"There's not much that you really don't like about him, for sure. He's good sized, he's aggressive, and I think people admire somebody who goes out there and says, 'Hey, I dare you.'"
Chamberlain turned in his sixth scoreless inning of work against the Tigers on Friday, surrendering a hit to Magglio Ordonez but otherwise holding Detroit down in the final frame of a 6-1 Yankees victory.
Chamberlain gave credit to the Yankees' infielders and especially catcher Jorge Posada for helping him settle in. In his first Yankee Stadium appearance on Monday, Chamberlain spoke of being too emotionally revved up as he jogged to the mound; Posada calmed his nerves with soothing words that day and repeated that message on Friday.
"He tells me to relax, slow the game down and understand that it doesn't go until you go," Chamberlain said. "I don't care how many times I hear it. You can still get a little [excited] running in and hearing the fans go crazy. It always helps when he comes out."
Chamberlain finished on a high note on Friday, striking out Ivan Rodriguez swinging on a low slider to end the game. The whiff was Chamberlain's ninth punchout in four Major League appearances.
"It was good," Chamberlain said. "I've just got to keep executing pitches. I had a good part of their lineup coming up and kind of had an idea going out of how I was going to approach those guys."
Notable in the inning was the first batter Chamberlain faced, former Yankee Gary Sheffield -- a power-on-power showcase, as Sheffield waved his bat in his furious, familiar stance and Chamberlain challenged him with a fastball. Sheffield just missed the pitch, flying out to left field.
"I made a good pitch to Sheff, and he just missed it," Chamberlain said. "You win some and you lose some, and I got that one. You've got to make sure next time you've got to be a little bit better. It was a learning experience, and it was good to face those guys."
Nicks and knacks: Derek Jeter is ailing somewhat, Torre said, though the captain isn't about to reveal much of what's bothering him.
While Jeter spends a fair amount of time in the trainers' room each day to prepare, a day off is in his near future. Entering play on Saturday, Jeter was hitting .323, but had just four hits in his last 21 at-bats.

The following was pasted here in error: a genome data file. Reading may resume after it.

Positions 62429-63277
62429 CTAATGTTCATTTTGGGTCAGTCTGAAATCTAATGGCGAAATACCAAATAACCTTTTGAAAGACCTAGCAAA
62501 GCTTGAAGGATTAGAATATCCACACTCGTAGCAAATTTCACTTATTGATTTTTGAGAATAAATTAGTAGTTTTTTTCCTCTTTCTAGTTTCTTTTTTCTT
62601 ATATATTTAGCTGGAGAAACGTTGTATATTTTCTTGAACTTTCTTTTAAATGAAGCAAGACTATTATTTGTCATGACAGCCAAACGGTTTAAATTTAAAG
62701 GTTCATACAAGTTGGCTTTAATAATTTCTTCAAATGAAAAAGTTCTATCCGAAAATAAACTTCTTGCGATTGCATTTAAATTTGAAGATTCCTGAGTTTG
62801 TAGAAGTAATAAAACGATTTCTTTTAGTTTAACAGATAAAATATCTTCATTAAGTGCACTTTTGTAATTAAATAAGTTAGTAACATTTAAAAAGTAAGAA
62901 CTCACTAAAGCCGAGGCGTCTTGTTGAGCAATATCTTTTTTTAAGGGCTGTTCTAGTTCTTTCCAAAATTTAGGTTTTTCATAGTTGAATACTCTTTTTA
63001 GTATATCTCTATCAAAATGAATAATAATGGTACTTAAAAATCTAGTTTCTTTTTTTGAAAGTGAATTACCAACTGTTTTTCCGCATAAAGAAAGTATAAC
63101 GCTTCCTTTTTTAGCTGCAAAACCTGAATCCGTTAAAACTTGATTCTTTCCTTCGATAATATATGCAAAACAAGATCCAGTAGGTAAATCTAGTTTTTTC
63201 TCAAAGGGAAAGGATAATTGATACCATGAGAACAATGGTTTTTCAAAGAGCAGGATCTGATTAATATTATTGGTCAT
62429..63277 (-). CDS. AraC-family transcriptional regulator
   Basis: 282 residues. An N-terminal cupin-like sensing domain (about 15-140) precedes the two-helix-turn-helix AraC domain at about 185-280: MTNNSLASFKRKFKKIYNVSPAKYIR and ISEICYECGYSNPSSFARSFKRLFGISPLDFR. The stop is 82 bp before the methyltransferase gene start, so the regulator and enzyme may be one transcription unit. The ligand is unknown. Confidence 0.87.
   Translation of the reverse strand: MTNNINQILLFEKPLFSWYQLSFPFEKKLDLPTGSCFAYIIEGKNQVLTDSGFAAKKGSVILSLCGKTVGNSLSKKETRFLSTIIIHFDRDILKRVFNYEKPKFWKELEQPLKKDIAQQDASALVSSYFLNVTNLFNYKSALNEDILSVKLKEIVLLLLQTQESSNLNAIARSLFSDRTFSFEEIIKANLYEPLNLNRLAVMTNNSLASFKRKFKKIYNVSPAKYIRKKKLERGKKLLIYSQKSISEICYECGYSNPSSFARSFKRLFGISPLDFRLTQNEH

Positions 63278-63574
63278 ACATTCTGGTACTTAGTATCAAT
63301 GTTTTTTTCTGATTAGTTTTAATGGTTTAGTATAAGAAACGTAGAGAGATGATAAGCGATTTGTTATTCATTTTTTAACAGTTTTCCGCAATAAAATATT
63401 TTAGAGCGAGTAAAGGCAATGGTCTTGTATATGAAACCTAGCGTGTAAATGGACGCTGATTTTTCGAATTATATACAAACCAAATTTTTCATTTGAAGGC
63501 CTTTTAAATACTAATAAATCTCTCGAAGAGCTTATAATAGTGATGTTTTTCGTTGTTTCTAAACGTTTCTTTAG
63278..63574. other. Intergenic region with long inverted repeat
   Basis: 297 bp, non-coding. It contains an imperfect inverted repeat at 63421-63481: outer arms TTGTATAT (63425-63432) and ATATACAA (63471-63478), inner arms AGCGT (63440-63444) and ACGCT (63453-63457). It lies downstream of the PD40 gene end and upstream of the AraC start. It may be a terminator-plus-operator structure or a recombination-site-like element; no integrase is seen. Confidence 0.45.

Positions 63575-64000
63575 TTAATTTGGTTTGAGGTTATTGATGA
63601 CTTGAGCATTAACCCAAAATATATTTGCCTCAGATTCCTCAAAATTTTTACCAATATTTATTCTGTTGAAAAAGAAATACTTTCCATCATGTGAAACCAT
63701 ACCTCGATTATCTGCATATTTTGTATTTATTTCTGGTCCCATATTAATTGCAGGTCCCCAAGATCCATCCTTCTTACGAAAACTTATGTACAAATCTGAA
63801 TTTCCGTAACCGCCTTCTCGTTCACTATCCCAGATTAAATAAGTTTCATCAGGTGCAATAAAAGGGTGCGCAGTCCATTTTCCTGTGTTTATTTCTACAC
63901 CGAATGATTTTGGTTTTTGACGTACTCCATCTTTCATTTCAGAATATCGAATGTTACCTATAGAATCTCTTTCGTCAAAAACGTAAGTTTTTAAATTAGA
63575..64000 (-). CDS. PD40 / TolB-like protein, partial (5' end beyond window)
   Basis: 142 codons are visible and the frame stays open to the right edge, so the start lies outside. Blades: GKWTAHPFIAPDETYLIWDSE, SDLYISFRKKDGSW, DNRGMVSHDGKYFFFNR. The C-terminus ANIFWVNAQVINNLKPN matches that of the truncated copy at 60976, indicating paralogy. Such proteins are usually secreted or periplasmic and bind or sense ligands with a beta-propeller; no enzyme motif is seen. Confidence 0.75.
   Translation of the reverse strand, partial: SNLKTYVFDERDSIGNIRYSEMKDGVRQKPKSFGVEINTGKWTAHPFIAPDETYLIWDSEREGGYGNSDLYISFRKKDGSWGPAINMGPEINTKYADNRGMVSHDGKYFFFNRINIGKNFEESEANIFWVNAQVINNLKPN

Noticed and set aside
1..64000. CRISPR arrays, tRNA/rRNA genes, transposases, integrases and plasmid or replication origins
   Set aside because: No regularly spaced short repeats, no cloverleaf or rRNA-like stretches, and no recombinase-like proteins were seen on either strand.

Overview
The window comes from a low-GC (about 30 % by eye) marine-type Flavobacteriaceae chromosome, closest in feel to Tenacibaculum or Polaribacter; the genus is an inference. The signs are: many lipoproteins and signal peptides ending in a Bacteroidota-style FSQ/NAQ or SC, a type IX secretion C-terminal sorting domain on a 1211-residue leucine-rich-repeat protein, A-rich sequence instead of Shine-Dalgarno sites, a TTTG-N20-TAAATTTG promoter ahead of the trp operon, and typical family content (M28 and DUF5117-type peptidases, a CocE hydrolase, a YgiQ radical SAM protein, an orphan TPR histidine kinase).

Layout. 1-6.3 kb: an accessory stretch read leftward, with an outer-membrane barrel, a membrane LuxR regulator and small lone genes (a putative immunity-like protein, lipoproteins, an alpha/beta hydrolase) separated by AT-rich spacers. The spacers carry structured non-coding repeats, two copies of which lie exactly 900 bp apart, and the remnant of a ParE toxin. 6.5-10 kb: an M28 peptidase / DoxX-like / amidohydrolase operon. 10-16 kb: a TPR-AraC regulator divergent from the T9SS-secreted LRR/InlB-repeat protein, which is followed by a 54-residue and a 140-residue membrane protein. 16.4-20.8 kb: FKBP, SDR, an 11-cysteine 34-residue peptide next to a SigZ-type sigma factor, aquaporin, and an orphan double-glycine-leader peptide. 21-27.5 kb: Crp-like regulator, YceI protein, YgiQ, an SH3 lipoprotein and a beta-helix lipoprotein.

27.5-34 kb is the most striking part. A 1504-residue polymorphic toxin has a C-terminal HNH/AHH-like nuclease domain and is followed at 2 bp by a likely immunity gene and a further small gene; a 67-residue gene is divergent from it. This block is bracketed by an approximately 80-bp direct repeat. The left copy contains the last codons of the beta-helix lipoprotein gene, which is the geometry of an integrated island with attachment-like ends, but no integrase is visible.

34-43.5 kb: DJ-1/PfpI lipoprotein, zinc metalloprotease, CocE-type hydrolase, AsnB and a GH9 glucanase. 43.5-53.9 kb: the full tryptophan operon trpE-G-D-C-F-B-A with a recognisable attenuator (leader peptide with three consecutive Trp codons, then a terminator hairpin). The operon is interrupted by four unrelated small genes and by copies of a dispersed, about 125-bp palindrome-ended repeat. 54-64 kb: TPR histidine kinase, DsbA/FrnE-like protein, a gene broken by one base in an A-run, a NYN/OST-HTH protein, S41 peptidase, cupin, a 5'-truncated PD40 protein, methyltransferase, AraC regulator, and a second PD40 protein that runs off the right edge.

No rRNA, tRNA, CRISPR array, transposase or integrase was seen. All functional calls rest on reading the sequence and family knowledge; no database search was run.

"I think he's a little beat-up," Torre said. "He got hit in the leg the other day [against Baltimore], and that's been slowing him a little bit. We'll look to spell him here and give him a day off in the next couple of days."
Rocket fuel: In the hours leading up to Saturday's start, Roger Clemens took time out of his afternoon to whisk Chamberlain aside, conversing in the Yankees' clubhouse over a steaming beverage.
Chamberlain's locker at Yankee Stadium resides in rather select territory, the stall to the immediate left of Clemens', a designation that was certainly not made randomly.
Torre said he was not sure how much Chamberlain and Clemens were sharing information, but Saturday's impromptu pep talk appeared to be an indication of a budding relationship.
"I don't follow him around on a regular basis, but Roger is so open with what he knows and he certainly goes out of his way to help the young pitchers," Torre said. "I know he's done it with [Phil] Hughes, and I don't know how many times they've come together, but Joba isn't shy. He's not arrogant, either, but he's not shy."
Bombers bits: The Yankees have regained Mariano Rivera's services. The closer was available but not needed on Friday. ... The weight room facilities at Yankee Stadium, used by both clubs at differing times, are being sanitized after the Tigers' exit to avoid the spread of the team's flu virus. ... Clemens entered Saturday's start needing five strikeouts to reach 1,000 as a Yankee.
Coming up: The Yankees and Tigers complete their four-game weekend series on Sunday, sending right-hander Chien-Ming Wang (13-6, 4.09 ERA) to the mound opposite right-hander Jeremy Bonderman (10-5, 4.65). First pitch is scheduled for 1:05 p.m. ET on the YES Network.